A majority of Culinary members are women and people of color, and many are immigrants, coming from over 170 countries and speaking 40 languages. After a bruising strike and membership losses in the 1980s, Taylor helped to rebuild and restructure the Culinary Union as a rank-and-file union whose diverse and growing membership increasingly took the lead in its organizing and political work. Today, immigrant rights are at the center of the union’s political action.
Through its Citizenship Project, the union has helped more than 18,000 Nevadans become US citizens, and Culinary members have registered tens of thousands of voters and knocked on hundreds of thousands of doors to support pro-immigrant, pro-worker politicians and policies. The Culinary Union was the driving force behind Nevada’s march from red to blue, decisively supporting Hillary Clinton in 2016 and making Nevada one of only two states to flip a Senate seat to the Democrats in 2018. Now with serious talk of the Nevada Caucus going ahead of Iowa to become the first presidential test in the nation, Culinary’s clout is only going to grow.
In this interview, Taylor discusses his union’s strategic and transformative commitment to immigrant rights, its success in developing immigrant leaders and leaders of color, and how its multiracial, robust rank-and-file model might be useful to other unions’ struggles for immigrant rights and progressive political change.
This interview is one chapter in the forthcoming book Immigration Matters: Movements, Visions, and Strategies for a Progressive Future.
RUTH MILKMAN: Let’s start with the history of your union and the role of immigrants in it.
D. TAYLOR: Our union was founded in 1891. The hotel and restaurant industries have always been gateways for recent arrivals to the United States, and today about half of our members are foreign born. In the early days, the workers were mostly Irish, Italian, and East European Jewish. But in the 1960s and ’70s, a new wave of immigrants came into the union from Asia, Latin America, and sometimes Africa. In the ’90s, we also had lots of refugees from places like Bosnia and Serbia. We also have had a lot of African American members for most of our history.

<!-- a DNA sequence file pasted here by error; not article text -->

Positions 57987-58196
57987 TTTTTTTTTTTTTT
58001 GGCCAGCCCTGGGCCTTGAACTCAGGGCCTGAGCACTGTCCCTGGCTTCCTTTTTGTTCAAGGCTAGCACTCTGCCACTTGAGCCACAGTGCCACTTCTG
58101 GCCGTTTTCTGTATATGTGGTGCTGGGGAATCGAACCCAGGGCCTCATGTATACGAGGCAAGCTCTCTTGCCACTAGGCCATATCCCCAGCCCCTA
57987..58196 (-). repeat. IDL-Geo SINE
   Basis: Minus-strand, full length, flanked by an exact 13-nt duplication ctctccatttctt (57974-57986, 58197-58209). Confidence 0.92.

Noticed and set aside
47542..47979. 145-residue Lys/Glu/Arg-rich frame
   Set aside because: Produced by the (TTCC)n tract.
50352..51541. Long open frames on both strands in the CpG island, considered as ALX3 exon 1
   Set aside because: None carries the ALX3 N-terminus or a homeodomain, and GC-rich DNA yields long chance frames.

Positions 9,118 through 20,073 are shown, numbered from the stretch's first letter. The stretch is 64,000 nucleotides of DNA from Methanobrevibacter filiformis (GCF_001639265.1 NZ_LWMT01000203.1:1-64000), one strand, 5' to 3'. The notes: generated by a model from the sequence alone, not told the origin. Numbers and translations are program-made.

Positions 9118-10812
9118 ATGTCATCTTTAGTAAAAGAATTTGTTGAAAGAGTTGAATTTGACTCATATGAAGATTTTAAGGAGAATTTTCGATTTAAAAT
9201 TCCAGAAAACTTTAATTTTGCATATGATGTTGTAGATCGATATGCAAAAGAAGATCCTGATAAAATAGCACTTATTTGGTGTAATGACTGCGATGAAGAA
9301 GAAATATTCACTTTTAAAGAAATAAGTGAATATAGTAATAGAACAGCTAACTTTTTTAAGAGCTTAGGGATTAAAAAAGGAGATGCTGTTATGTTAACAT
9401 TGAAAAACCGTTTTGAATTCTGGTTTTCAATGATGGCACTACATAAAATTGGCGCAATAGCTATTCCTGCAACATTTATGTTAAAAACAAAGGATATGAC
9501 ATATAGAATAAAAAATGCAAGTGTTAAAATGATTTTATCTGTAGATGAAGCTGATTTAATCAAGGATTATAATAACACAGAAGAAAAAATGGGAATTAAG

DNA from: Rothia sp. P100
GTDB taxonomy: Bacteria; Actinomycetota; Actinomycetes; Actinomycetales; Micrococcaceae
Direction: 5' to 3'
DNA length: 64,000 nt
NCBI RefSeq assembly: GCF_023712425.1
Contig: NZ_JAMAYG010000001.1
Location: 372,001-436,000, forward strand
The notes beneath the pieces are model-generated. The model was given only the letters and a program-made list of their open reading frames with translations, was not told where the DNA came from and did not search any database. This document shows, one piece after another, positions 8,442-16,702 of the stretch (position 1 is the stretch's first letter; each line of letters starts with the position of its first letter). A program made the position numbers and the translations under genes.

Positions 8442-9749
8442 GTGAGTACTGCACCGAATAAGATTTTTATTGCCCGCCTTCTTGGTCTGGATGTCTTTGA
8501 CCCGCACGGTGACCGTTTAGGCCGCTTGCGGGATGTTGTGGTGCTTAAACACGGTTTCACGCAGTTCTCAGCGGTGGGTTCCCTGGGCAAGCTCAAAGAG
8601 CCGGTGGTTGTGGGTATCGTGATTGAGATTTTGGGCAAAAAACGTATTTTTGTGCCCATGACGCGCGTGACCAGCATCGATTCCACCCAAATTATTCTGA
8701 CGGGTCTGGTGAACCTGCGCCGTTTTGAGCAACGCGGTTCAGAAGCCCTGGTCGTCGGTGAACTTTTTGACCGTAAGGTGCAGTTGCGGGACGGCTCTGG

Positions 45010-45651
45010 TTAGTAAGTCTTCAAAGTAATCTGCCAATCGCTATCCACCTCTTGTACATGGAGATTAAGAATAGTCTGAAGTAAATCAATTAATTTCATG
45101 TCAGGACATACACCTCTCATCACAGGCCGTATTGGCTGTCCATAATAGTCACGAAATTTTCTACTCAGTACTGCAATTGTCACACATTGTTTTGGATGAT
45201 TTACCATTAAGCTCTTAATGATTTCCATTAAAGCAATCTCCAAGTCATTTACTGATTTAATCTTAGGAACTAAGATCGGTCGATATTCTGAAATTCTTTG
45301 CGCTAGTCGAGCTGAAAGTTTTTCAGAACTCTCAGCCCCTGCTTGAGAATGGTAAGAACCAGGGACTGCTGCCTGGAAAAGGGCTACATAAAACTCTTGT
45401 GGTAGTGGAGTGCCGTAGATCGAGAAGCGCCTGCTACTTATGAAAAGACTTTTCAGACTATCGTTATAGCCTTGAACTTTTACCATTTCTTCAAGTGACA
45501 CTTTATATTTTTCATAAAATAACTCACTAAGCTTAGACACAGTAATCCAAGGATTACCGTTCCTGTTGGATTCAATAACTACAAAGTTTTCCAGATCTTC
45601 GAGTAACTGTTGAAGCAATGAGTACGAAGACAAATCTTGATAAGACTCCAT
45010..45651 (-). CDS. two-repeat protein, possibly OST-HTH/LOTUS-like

No matter where they are from, people who have immigrated mostly have come here with nothing, and they are tougher than nails. They’ve had to go through more crap than 90 percent of the people born in this country. Not only have they had to deal with poverty — they’ve had to deal with language; they’ve had to deal with culture; they’ve had to deal with status; they’ve had to deal with family issues and separation. So they’re a lot tougher than all of us. If you look at the history of the labor movement, its foundation and early growth was with immigrant workers, and many of them became leaders too. But later, the labor movement became pretty reactionary, viewing immigration as something that was undercutting labor.